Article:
Key to longevity

Research from the Center for Public Education shows it takes five years for a principal to put a teaching staff in place, as well as fully implement policies and practices that will positively impact a school's performance. Yet the average length of a principal's tenure is three to four years; shorter for low-performing schools.

What does it take for a principal to stay 12 years at a school?

Back at Cleveland, Paul Cook has stayed for two reasons: stability for his community, and seeing his projects to fruition.

He says he's been offered other positions, inside and outide of the district, but has turned them down because he truly loves what he does every day.

“I’m a long-range planner," he says. "I’ve always felt when administrations have started something and they leave, it puts the school into a backward spiral. At least give it some legs, so the next person can add to it."

At Cleveland he's started or helped grow projects and partnerships like their track and field upgrade project, which first kicked off in 2003 and is wrapping up this year with the opening of the concession field house.

That project will be dedicated at Cleveland’s homecoming Oct. 10 and named in honor of Thomas Cameron, the 2005 Cleveland graduate who was killed in a Coast Guard helicopter crash last year.

During his tenure Cook also has overseen the growth of the International Baccalaureate program, the Chinese immersion program, the Ninth Grade Academy and the AVID program, among others.

Recent years brought a heated debate over high school schedules, as well as the new high school framework, which grew Cleveland to 1,525, on par with Lincoln and the other large comprehensive schools.

"It's been a wild ride," Cook says, noting that he's nowhere close to thinking about retirement, but when he does retire, he plans to stay busy.

Varied reasons for leaving

So why do principals leave? Six retired this year; Atkinson's Debbie Armendariz was recruited to lead PPS' Dual Language/Immersion program; Grant's Vivian Orlen left the state; King's Kim Patterson took a job with the state; East-West Sylvan's Cate Boyce is on a two-year fellowship; and the rest — including eight interim or assistant principals now serving as principal for the first time — shuffled between the schools.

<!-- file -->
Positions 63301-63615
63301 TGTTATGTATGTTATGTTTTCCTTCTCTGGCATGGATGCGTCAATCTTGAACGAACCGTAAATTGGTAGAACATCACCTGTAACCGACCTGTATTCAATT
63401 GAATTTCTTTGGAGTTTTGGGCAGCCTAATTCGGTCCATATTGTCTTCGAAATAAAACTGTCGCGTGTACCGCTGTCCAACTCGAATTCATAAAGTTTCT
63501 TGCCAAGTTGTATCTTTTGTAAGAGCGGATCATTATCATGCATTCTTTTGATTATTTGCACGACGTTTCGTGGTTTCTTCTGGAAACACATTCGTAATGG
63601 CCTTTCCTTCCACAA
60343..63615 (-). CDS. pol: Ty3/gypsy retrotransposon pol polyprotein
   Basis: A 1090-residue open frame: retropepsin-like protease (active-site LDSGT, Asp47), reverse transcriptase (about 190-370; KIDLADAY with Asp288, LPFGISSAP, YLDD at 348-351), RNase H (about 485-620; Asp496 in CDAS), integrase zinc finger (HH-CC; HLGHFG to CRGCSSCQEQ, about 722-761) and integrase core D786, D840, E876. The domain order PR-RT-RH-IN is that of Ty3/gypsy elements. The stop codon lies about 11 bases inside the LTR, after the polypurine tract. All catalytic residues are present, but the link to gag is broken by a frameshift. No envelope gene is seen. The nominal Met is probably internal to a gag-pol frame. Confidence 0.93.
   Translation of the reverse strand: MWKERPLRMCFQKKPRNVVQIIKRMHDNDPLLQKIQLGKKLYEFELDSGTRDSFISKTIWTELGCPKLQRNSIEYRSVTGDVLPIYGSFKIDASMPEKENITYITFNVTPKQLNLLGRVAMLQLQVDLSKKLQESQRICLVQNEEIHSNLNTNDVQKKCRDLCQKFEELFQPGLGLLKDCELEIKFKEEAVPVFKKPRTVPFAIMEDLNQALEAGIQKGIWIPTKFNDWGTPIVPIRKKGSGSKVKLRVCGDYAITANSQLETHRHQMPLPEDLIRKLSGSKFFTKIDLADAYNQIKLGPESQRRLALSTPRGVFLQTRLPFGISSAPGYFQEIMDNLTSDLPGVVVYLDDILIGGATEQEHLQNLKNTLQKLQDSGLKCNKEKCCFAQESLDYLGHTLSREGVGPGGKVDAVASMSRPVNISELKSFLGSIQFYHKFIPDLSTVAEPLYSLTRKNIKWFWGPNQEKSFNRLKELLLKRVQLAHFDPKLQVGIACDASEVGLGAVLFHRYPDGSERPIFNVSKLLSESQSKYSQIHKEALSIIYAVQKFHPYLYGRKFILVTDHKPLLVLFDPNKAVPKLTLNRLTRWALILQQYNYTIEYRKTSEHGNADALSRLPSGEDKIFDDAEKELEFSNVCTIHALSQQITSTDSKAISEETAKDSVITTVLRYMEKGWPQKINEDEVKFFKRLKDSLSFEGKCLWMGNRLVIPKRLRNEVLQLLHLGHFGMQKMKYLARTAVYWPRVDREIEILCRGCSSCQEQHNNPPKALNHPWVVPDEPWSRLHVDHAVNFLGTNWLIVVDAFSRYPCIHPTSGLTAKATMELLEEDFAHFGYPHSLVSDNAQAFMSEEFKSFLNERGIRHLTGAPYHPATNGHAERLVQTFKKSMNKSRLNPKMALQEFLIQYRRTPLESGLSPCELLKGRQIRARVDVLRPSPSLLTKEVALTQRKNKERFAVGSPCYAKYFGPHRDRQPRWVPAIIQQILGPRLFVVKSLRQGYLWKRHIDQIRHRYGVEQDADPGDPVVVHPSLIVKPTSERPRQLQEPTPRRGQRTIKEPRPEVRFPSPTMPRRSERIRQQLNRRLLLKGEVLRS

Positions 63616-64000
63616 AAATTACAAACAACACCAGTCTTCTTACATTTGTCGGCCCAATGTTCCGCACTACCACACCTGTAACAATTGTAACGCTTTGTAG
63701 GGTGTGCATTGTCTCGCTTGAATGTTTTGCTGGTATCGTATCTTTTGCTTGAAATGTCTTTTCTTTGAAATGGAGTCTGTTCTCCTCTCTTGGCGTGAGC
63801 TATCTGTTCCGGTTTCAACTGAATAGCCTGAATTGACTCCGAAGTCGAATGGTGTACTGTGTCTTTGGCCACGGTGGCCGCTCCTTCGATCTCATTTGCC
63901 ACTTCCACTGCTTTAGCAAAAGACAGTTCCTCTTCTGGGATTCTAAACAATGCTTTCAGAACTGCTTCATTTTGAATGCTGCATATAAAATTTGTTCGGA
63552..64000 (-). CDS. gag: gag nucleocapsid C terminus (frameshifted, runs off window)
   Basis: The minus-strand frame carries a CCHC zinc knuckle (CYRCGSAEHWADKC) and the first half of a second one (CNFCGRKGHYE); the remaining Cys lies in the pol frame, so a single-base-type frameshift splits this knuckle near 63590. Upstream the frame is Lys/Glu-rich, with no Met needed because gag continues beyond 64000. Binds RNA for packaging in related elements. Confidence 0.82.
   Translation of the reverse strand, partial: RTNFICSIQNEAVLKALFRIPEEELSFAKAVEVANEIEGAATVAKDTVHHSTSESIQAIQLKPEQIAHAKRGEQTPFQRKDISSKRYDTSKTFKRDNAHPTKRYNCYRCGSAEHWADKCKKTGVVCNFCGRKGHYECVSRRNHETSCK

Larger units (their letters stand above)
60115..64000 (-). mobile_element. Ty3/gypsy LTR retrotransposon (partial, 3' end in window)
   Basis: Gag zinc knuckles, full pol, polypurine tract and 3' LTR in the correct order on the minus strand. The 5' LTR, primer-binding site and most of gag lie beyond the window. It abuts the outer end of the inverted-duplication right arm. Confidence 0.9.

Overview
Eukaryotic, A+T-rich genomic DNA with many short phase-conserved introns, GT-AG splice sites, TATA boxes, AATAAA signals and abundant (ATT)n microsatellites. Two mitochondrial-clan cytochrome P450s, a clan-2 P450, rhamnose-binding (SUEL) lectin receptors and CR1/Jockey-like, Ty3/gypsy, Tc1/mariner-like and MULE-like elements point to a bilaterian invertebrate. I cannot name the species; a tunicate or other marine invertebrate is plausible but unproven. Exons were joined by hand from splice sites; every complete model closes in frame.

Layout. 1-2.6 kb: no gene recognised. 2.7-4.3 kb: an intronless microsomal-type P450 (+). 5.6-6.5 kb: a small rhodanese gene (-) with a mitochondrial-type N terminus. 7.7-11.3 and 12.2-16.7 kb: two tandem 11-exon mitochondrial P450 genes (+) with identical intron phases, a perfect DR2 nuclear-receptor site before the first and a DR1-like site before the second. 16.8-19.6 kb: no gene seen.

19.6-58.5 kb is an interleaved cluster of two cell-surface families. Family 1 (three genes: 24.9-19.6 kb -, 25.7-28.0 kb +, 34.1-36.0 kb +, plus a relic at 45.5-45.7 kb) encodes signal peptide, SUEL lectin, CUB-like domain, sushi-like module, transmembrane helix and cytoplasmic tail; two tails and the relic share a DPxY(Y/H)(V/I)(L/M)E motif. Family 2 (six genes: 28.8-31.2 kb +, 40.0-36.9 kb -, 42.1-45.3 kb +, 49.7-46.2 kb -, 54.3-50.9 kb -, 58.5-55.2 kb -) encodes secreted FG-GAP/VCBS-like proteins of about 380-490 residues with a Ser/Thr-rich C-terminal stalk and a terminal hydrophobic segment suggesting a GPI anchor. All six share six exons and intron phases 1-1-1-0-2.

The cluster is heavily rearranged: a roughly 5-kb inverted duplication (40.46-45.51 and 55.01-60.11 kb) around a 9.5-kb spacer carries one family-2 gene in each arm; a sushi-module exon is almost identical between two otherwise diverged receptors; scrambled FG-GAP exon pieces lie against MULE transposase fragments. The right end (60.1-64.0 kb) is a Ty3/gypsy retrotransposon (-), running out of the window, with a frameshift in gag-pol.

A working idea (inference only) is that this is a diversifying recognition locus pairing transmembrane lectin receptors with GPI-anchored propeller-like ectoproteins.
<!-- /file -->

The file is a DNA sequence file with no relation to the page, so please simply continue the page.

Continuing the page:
That's never been Cook's plan.

In his 30 years with PPS, he’s only been at one other school, his alma mater, the former Marshall High School. He taught there for 12 years, coached football and track and served as vice principal there for another five years.

Being able to tell parents that you’re “from the community” helps a lot when handling student discipline issues, he says.

Cook says he doesn't have any secrets to his staying power, except for the “rock-solid” administrative teams he put in place, and the shared leadership he offers his 110 staff members, working creatively with them to solve staffing and other issues as problems came up.

He engages with families at school events, and relies on support from the district when things get tough.

"It's a tough job as principal, and every move can be scrutinized," he says. "To know you have that support from district leaders means a lot."

Not far from Cleveland, Southeast Portland's Grout Elementary School has a principal who ties Cook for longevity in a building.

Susan McElroy also is in her 12th year on the job, having earned the Portland PTA Council's Principal of the Year award last year.

Former PTA President Johanna Colgrove says it's hard to quantify what McElroy does to make the school great. She builds relationships with local organizations that help the school, writes an endless number of grants, and takes the time to know every student, parent and teacher, Colgrove says.

"They all trust her to have their best interests considered when she makes decisions," Colgrove says. "When teachers, students, parents come to her with new ideas, she listens, and her first instinct is to say, 'Yes, let's find a way.' "